No, ‘The Lancet’ has not published a study disproving the efficacy of covid-19 vaccines
The study of the prestigious scientific journal The Lancet with peer-to-peer review confirms that the efficacy of the vaccine is not 95%, as the vaccines companies affirm, but this way: AstraZeneca 1.3%, Moderna 1.2%, J&J 1.2%, Pfizer 0.84%. They misled everyone by reporting relative risk reduction (RRR) instead of absolute risk reduction (ARR)
|DATE:||June 09 2021|
You have sent us a message ensuring that The Lancet journal has published a study which confirms that the “efficacy of the vaccine” is not “95%”, but between 0.84% and 1.3%, depending on the brand. This is MISLEADING: neither The Lancet journal has published a study about such a thing (it is about a comment signed by a group of scientists), nor is it true that in the document the data about the efficacy of the vaccines is questioned. What the document states is a datum about a different way to calculate the efficacy of the vaccines that is not static, but it varies as a function of the epidemiological situation in which the immunised person is found.
The message states that the Lancet study indicates that the efficacy of the vaccines “is not 95%, according to what companies affirm”, but 1.3% for AstraZeneca, 1.2% for Moderna and J&J, and 0.84% for Pfizer. Both the official numbers and those quoted in the commentary are correct and complementary. The 95% efficacy corresponds, effectively, to the numbers that the authorities have been making public about the distinct vaccines. This way of measuring the efficacy is called relative reduction risk (RRR) and is correct, but there is another way of understanding the efficacy of the vaccine, and it is through the reduction of the absolute risk (ARR), which, instead of taking into account only the individual, as is the case with RRR, also considers the population as a whole. "The RRR should be analysed in comparison with the risk of being infected and contracting covid-19, which varies across populations and over time," says the Lancet paper. This combination of vaccine efficacy and epidemiological situation gives the ARR.
“We are not saying that vaccines do not work. We say they work, and we add considerations about the intrinsic efficacy of vaccines and their effectiveness in different populations”, Piero Olliaro, a researcher at the Centre for Tropical Medicine and Global Health at the University of Oxford (UK) and the lead author of the commentary, tells Verificat that it is not a "peer-reviewed" study, but the opinion of three experts. Therefore, pharmaceutical companies are "not fooling everyone", as claimed in the hoax.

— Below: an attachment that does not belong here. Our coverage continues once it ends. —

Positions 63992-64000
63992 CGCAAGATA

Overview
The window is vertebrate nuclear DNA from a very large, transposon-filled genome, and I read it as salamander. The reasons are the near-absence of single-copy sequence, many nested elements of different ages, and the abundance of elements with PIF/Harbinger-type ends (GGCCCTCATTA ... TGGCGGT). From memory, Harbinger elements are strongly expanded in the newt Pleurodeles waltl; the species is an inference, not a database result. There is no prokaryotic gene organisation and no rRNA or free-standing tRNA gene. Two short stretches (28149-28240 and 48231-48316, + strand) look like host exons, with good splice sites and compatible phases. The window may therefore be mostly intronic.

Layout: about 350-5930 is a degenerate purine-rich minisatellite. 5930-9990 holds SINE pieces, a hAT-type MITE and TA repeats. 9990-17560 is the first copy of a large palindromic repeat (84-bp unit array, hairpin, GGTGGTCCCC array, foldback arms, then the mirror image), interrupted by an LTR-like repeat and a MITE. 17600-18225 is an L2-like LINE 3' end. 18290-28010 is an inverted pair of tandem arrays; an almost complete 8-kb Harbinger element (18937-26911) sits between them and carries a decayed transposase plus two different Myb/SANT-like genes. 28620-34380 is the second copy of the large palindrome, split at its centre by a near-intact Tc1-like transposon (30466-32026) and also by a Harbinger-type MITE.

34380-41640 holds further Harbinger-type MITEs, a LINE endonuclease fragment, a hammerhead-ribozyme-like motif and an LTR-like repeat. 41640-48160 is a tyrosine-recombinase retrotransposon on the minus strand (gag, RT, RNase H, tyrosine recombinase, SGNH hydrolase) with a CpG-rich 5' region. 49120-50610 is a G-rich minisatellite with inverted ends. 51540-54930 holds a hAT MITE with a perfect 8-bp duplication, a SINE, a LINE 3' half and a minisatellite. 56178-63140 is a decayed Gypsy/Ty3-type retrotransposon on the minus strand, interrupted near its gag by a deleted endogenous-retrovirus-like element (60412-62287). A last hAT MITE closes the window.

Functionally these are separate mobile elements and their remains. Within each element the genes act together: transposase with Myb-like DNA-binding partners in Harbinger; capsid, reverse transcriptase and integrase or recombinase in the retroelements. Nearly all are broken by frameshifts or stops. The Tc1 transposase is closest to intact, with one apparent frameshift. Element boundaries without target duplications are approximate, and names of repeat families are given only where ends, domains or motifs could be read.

Two ways of measuring efficacy
The RRR is a percentage that indicates the extent to which the injection is able to “prevent disease in those who suffer the risk of becoming infected and ill”, that is, developing severe cases of covid. On its part, the ARR has to do with the number of people who have to be vaccinated in order for an injection to be epidemiologically effective.
Thus, an RRR of 95% is focusing on those people who have already been immunised with a given vaccine, while an ARR of 1.2%, for instance, considers all individuals in a population and translates into the number of people needed to be vaccinated within a population at a given risk at a specific time. "For any given RRR, the ARR is higher when covid-19 case rates are higher, and decreases as they decrease," he explains.
With this article, the researcher does not pretend delegitimise the information provided by manufacturers on vaccines, but tries to explain that the political decisions that are taken in public health should not obey only to the RRR percentage: “Two vaccines with a very similar high efficacy (RRR 95%) can have a different efficacy depending again of the risk of covid-19”, he concludes.
|KEYWORDS||the lancet, vaccines, RRR, ARR, efficacy, effectiveness, covid-19|